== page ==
Born in England and raised in Lagos, Nigeria, Ogunlesi lived in London (England) and Montreal (he has a bachelor of commerce from Montreal’s McGill University and a master’s of science in entrepreneurship from Bayes Business School, University of London) before moving to Toronto about a dozen years ago. “When I moved back to Canada, as someone geared to the creative world with so-so French, Toronto felt like the right place to move,” he says.

The wooden frame he was working on the day we spoke is the skeleton of his “Black Ark” project, which will sit on the shore of Lake Ontario, in Ashbridges Bay Park, from June 9 until September 5, as part of Toronto’s to international arts festival. The cathedral-like structure allows visitors to walk inside, perhaps imagining they’re in the hull of a ship bringing slaves from Africa to the Americas (27 slave ships were built in Canada). But visitors can enter “Black Ark” from one side or the other – it’s a two-way journey. So maybe the sculpture is also evocative of a ship that actually took approximately 1,200 Black people from Halifax, Nova Scotia, to Freetown, Sierra Leone, in 1792. That voyage was led by Thomas Peters, an 18th-century community leader and British Loyalist who organized the migration to Africa after the British broke their promises to Black people who had come to New Brunswick and Nova Scotia seeking a fresh start.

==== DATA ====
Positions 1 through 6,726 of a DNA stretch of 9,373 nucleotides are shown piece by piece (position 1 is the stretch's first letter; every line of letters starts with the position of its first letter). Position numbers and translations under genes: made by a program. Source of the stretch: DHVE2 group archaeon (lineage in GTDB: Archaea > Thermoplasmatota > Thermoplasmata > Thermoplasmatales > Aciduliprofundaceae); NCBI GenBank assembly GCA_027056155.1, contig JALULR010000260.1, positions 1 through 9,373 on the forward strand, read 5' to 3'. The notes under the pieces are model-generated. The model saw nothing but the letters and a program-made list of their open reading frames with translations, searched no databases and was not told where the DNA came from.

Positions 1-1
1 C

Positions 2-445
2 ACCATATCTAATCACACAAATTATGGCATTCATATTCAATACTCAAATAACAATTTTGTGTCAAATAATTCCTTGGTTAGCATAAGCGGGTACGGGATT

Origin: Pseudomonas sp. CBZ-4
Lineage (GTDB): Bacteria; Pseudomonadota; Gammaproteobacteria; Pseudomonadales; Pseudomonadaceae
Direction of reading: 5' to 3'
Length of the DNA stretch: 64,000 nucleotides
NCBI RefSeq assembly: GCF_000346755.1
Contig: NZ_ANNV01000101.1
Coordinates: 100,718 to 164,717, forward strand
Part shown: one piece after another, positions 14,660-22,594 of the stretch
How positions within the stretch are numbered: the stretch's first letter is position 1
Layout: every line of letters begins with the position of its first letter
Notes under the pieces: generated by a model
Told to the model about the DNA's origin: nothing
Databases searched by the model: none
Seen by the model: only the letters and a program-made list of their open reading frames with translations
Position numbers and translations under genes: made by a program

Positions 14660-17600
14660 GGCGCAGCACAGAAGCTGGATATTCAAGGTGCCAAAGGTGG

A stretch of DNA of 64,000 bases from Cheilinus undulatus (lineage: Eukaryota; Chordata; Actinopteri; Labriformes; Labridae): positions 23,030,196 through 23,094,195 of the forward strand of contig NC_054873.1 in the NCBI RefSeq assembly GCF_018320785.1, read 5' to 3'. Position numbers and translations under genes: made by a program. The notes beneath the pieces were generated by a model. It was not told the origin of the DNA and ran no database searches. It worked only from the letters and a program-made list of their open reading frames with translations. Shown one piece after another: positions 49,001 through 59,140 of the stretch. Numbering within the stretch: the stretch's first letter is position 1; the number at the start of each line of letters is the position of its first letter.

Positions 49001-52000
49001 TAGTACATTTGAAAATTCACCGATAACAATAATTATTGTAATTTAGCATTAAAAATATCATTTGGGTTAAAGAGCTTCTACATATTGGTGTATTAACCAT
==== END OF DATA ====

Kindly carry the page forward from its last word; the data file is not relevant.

to. (Photo by Cassandra Popescu)

Ogunlesi’s interest in the various histories that have existed – and might have existed – for Black people in the Americas was sparked a few years ago when he visited North Preston, the community with the largest Black population in Nova Scotia.